[Date Prev][Date Next][Thread Prev][Thread Next][Date Index][Thread Index]

US Cyberwar Policy



http://dailynews.yahoo.com/h/nm/20000105/tc/military_computers_1.html

"The Pentagon plans to make cyber blitzes on a foe's computer networks a
standard war tactic, the incoming No. 2 U.S. military officer said
Wednesday.

 After policy and legal issues are sorted out, cyber tactics should take
their place in every commander's arsenal alongside bombs, cruise missiles
and attack helicopters, Air Force Gen. Richard Myers told a Pentagon
briefing."
........
"Among the thorny policy issues is the potential blurring of the line
between military and civilian targets. Myers cited the case of knocking
out a communications network handling civilian  applications as well as a
nation's air defense."


OK, this has a lot of implications.  If this "info war" is carried out in
the operations theatre (ie: in Kosovo or wherever) by soliders physically
present (or via nothing but goverment networks linking to the local access
points) that's one thing.  But there's a whole nother can of worm that get
opened up if these attacks are carried out across the public internet.
And more likely, the relatiatory attacks carried out across the same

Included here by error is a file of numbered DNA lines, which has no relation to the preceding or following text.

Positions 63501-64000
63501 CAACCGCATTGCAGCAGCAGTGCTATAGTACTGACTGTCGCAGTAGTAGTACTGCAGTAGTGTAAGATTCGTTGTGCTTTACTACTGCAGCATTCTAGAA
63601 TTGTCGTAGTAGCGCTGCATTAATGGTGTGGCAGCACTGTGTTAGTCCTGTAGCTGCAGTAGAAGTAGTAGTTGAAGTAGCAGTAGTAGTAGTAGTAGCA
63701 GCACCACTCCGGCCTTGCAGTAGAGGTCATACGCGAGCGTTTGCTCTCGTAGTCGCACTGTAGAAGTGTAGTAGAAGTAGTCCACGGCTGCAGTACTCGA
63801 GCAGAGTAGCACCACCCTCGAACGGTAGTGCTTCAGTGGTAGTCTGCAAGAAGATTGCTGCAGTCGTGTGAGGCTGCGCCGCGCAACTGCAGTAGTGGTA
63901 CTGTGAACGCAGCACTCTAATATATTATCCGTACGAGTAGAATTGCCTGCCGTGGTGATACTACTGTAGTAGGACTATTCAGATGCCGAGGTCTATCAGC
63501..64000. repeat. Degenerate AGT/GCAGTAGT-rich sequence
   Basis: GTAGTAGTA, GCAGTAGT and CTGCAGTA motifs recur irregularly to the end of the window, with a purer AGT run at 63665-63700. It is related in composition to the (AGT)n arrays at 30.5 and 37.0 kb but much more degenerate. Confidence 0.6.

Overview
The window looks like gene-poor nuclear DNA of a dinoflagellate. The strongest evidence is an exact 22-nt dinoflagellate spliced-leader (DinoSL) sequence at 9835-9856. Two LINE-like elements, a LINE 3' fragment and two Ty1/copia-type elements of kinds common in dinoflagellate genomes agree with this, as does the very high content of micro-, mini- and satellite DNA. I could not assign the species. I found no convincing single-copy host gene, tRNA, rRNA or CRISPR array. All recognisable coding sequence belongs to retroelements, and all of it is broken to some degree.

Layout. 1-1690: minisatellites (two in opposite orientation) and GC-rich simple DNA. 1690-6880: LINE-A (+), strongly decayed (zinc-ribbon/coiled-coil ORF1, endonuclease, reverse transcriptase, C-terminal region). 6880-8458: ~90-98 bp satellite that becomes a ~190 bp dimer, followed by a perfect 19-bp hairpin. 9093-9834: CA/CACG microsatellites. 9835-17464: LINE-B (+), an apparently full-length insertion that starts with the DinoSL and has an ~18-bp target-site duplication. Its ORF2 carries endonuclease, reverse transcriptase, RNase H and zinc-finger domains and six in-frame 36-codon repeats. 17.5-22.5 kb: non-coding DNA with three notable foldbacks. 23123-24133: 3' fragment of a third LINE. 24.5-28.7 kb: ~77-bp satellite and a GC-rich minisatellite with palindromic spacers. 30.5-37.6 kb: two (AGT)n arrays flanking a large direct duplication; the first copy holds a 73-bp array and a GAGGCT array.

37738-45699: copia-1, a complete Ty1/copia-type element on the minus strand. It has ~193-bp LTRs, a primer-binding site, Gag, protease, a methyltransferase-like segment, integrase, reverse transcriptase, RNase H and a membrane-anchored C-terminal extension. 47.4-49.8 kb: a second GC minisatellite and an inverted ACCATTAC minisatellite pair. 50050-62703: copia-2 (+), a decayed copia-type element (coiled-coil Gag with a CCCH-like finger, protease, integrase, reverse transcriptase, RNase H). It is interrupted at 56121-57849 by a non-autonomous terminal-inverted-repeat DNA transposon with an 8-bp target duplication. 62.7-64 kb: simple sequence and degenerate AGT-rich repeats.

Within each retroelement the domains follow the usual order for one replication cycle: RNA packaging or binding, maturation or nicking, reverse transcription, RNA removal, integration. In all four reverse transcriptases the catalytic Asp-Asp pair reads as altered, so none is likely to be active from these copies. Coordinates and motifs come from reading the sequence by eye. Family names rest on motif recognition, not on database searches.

internet.

The NSP's in the middle of this little battle will probably get ticked off
a having to carry this wartime traffic (all of EvilCountry tries to DoS
some critical public info site like...  eBay in retaliation for a cyber
attack) and start shutting off ppl and hammering routes to the floor.
This stops their problems, but it also stops the attacks, which I doubt
either country would like (esp the US).  So then the US would put pressure
on GTE (for example) to keep the EvilCountry connected so the ops can
continue.  This is the first step (first rationalization) for
nationalization of the Internet.  When privated companies get in the way
of a war, the private company usually gets squashed in one way or another.

Any way you slice it, this is gonna be a mess.

later

bruce
http://www.shmoo.com